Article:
When campers, counselors, instructors and camp directors make their to way to Ohio FFA Camp Muskingum the second week of June next year, their beloved Ohio Forestry & Wildlife Conservation Camp will have a new name and corresponding brand that pays homage to its inception in 1950, and its growth and success since then.
Camp Canopy is set to debut June 10-15, 2018 and will feature the same learning topics, traditions and fun as the previously-named camp, just with a different look and feel, said Jeremy Scherf, camp co-director and service forester with the Ohio Department of Natural Resources Division of Forestry.
“It’s still the same camp focusing on the many elements of forestry and wildlife that we all know and love, but with a fresh facelift on the outside,” said Scherf. “Camp Canopy is the new and improved Ohio Forestry and Wildlife Conservation Camp.”
In a day and age where the endless list of summer activities for high schoolers continues to grow, the camp found itself competing for the time, money and interest of its target audience - incoming freshmen through graduating seniors.
“We knew that if we wanted to stay true to our mission [of introducing campers to the world of natural resources], but at the same time attract new campers that are looking for a traditional summer camp experience, we needed to make a change,” said Marne Titchenell, camp co-director and a wildlife program specialist with Ohio State University Extension.
The camp’s rebranding process started with research conducted by an outside firm, Shift•ology Communication, consisting of a review of past camper evaluations and a blind focus group of high school students.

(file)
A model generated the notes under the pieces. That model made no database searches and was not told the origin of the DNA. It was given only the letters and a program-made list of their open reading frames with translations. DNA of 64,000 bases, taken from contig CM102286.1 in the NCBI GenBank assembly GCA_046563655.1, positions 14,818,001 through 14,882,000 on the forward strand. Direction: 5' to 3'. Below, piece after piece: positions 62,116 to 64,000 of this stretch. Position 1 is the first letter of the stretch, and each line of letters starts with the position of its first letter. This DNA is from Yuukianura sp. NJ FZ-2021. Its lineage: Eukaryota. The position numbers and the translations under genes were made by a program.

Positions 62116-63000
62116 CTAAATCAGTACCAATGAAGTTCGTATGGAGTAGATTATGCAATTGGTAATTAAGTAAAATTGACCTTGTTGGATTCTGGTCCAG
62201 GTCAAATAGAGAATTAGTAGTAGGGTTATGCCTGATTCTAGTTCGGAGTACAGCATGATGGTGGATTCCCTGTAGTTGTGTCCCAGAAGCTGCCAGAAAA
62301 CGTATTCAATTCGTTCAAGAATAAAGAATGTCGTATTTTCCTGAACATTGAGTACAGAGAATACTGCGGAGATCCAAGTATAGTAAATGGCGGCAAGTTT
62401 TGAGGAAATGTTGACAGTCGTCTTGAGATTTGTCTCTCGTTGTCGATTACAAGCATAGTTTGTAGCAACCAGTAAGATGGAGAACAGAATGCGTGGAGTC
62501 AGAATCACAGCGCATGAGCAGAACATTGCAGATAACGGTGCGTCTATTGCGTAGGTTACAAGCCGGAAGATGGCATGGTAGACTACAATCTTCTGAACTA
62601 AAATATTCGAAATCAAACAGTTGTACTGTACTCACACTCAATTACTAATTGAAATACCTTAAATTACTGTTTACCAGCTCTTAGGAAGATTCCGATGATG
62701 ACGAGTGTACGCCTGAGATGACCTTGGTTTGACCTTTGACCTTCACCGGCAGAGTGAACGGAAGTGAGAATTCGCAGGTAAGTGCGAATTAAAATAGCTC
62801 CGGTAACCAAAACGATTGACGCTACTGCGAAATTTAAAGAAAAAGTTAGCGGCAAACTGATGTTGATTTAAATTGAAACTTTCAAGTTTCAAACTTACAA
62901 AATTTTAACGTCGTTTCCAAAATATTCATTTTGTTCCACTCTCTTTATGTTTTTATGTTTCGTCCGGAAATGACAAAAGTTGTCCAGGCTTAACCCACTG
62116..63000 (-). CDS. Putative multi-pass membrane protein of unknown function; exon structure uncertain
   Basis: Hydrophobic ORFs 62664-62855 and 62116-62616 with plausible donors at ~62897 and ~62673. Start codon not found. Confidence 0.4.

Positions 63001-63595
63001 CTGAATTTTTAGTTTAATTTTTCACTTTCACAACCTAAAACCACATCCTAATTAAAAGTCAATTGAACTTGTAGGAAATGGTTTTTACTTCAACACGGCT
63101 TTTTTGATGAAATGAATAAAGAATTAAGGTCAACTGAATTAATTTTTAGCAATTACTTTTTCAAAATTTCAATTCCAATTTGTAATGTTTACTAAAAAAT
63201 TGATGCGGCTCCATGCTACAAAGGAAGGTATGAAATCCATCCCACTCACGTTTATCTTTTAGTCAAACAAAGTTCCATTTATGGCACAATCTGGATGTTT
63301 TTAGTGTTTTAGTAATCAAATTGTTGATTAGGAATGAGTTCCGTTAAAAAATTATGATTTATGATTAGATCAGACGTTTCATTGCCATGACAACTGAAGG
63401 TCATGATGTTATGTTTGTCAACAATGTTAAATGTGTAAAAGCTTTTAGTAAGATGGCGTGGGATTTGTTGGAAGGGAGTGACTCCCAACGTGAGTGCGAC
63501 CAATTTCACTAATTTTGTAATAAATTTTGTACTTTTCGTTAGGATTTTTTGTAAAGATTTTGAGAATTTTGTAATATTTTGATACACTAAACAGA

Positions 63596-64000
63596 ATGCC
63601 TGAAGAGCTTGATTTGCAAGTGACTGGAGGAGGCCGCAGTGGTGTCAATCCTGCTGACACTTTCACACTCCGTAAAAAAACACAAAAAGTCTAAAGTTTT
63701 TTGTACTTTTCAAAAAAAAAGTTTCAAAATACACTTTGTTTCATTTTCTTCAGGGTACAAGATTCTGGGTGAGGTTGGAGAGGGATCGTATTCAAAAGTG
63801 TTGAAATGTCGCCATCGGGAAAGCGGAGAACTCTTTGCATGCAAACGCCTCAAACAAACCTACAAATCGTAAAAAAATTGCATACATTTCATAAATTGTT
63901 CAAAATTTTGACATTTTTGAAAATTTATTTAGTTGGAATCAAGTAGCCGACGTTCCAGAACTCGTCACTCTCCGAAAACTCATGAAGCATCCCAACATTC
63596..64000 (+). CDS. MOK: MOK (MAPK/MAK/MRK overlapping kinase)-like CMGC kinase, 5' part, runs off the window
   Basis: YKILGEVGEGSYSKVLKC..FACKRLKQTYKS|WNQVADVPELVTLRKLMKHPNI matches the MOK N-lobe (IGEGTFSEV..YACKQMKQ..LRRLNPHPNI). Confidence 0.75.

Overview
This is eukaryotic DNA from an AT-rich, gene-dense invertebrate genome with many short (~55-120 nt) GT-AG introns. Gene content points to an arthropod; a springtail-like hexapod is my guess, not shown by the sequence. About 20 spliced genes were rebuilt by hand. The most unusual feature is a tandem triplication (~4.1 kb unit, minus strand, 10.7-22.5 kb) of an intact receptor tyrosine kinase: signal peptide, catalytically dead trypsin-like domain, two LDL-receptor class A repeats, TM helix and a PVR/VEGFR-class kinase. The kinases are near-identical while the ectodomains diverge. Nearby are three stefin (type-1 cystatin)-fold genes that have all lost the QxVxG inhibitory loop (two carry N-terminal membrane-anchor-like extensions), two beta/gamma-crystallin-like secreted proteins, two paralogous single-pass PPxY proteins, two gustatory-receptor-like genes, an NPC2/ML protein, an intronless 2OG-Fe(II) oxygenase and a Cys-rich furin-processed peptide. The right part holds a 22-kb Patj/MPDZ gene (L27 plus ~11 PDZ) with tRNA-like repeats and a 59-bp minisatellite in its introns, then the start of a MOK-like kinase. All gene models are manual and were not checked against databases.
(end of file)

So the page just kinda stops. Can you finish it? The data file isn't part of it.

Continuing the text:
“Obviously we wanted a new name and brand that would appeal to our target audience, but we also wanted something that had special meaning and didn’t stray too far from the aspects of forestry and wildlife that this camp was founded on,” said Titchenell. “At the same time, we wanted to convey that this camp also offers a variety of other activities - like night hikes and campfires – that our campers love to participate in year after year.”
The new name and brand of Camp Canopy does just that.
“When I’m working with campers, everything I discuss relates back to the canopy of the forest,” said Scherf. “From young seedlings growing in the understory, to birds nesting in the trees, the canopy and the sunlight coming through it directly affects what happens below it, so the word ‘canopy’ has a great deal of meaning in both the forestry and wildlife disciplines.”
“At the same time, the name Camp Canopy has that old-fashioned-summer-camp nostalgic feel to it that appeals to a lot of high school kids,” he said.
Creating a brand and camp experience that teaches campers about topic areas within the two disciplines while also offering the fun activities of a traditional summer camp - like swimming in the lake, hanging out around the campfire, meals in the mess hall, etc. - was key in this endeavor.
“We’ve always incorporated the more traditional activities of a summer camp into ours, which is possible because of the beautiful grounds and awesome amenities of Ohio FFA Camp Muskingum, but a lot of potential campers may not have realized that or may have been misled by our former name,” said Scherf. “At the end of the day, we want our campers to discover forestry and to discover wildlife; but most importantly, we want them to discover adventure.”
Each year, Holmes SWCD offers several scholarships to students interested in attending Camp Canopy. Download a scholarship application here, and for more information on Camp Canopy, check out their website.
A Holmes County native, Jane joined the Holmes SWCD staff in 2015 after spending 16 years in public relations for a land-grant university. She holds a BS with distinction in agricultural communication from Purdue University and her master's program in mass communication at Purdue focused on science and risk communication. Jane has a passion for educating youth about the science of conservation and agriculture and is an active volunteer in local 4-H and Scout programs. She is excited to bring that passion back to Holmes County where she manages educational outreach programs, social media, and fiscal administration for the district. Jane raises horses and sheep on the family farm where she was raised south of Nashville along with her husband Craig and her three children: Aubree, Garrett & Tristan. You can reach Jane at 330-674-2811 or firstname.lastname@example.org